The older the child was, the less likely it was that they would disclose personal details about their experiences with a parent present; however, when parent and child did work together, the findings showed that because parent and child worked through problems together, the children’s attachments become more secure, and profound family relationships are enhanced. Application Starting at a young age, children spend the majority of their time in educational settings, starting in daycare and continuing into preschool, integrated and then moving onto grade school.
The professionals working in these educational settings should understand the signs that pretend play can display when dealing with a child sexual abuse victim. As stated by Brown, Barack & Mulls (2008), In an educational setting, it is the school counselor’s job to formulate strategies that aid in the detection and prevention of child sexual abuse… School counselors are charged with helping sexually abused children by recognizing sexual abuse indicators based on a child’s symptomatic and/or behavior, and understanding how this trauma may affect children in the school setting. P. 68) Now that it has been shown that child sexual abuse victims play differently in comparison to other children, it is important for these Filial Play Therapy techniques to be introduced into the education system. The educators who are working with these children on a daily basis need to be informed, just as parents do on the different non-directive techniques that they can use in order to identify a child who is being victimized by sexual abuse. Educators should have the knowledge necessary to identify if/when a child is displaying behaviors during play that are commonly related to child sexual abuse victims.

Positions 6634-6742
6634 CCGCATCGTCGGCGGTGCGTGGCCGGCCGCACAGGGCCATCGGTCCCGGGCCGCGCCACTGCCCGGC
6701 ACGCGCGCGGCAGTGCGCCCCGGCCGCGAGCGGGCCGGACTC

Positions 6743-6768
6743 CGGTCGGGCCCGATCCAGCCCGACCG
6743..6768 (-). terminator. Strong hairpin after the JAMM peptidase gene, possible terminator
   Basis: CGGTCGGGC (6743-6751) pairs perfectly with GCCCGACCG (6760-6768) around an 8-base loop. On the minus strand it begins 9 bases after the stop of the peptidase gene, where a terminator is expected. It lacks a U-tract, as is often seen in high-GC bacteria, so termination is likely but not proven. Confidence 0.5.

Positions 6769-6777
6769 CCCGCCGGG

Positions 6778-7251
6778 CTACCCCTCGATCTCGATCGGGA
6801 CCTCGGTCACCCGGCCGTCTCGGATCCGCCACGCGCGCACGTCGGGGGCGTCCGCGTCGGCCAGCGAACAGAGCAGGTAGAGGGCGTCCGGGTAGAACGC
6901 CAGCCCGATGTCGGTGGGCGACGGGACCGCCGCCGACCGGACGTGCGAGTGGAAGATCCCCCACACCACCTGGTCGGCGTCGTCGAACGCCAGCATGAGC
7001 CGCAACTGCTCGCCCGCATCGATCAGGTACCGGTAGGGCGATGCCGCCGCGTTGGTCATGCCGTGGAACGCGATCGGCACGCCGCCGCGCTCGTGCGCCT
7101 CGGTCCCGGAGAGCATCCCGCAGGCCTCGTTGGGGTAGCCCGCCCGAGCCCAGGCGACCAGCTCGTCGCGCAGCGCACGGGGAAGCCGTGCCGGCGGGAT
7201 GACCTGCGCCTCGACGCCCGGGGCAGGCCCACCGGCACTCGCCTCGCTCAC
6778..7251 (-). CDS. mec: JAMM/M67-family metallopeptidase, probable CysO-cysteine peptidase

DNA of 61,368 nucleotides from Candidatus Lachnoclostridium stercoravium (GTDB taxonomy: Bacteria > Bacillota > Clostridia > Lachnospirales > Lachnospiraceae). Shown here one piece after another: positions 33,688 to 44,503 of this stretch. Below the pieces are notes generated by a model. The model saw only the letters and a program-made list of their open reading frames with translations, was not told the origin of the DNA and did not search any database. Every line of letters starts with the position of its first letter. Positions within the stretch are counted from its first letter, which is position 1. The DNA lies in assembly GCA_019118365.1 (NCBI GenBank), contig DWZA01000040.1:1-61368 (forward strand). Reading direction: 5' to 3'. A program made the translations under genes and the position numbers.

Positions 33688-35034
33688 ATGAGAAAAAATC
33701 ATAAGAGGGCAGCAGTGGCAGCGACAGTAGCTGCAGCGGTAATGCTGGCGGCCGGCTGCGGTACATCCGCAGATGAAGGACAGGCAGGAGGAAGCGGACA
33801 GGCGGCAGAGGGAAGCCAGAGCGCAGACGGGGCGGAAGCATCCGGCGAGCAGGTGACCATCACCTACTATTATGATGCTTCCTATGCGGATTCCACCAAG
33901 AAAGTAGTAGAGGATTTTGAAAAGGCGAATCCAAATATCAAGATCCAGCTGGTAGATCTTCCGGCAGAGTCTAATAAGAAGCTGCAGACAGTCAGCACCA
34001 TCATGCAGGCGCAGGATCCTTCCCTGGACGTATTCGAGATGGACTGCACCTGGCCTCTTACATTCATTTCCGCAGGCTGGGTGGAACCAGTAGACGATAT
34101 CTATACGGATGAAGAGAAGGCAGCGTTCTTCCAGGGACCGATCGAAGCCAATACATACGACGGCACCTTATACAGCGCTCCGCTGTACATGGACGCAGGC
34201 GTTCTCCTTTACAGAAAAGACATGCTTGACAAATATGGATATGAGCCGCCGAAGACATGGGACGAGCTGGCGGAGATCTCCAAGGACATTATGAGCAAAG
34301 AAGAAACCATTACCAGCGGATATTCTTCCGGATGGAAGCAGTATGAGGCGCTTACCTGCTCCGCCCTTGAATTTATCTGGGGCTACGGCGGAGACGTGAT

Future Research In research relating to affects of Play Therapy on child sexual abuse victims, there is little research that assists therapists in appropriate toy selection and use. Current research focuses on the importance of developmentally appropriate materials being provided for each individual child; however, Roy et. AAA (2013) found there to be little research done on toy variation, and suggested that future studies explore the exact length of time a child utilizes a specific toy, and link the length of toy use to the child’s depth of expression.
Additionally, there is an abundance of research discussing the benefits of a others involvement in their child’s therapy; however, there is no current research discussing the relationship between father and child in therapy, focusing on gender and relationship as a key factor. It would be beneficial to also look at the negative aspects Of involving parents, both mother and father in therapeutic interventions. Conclusion A child who coping with the trauma related to sexual abuse, depending on their developmental level and/or experience, may not be able to vocalizes their emotions and feelings.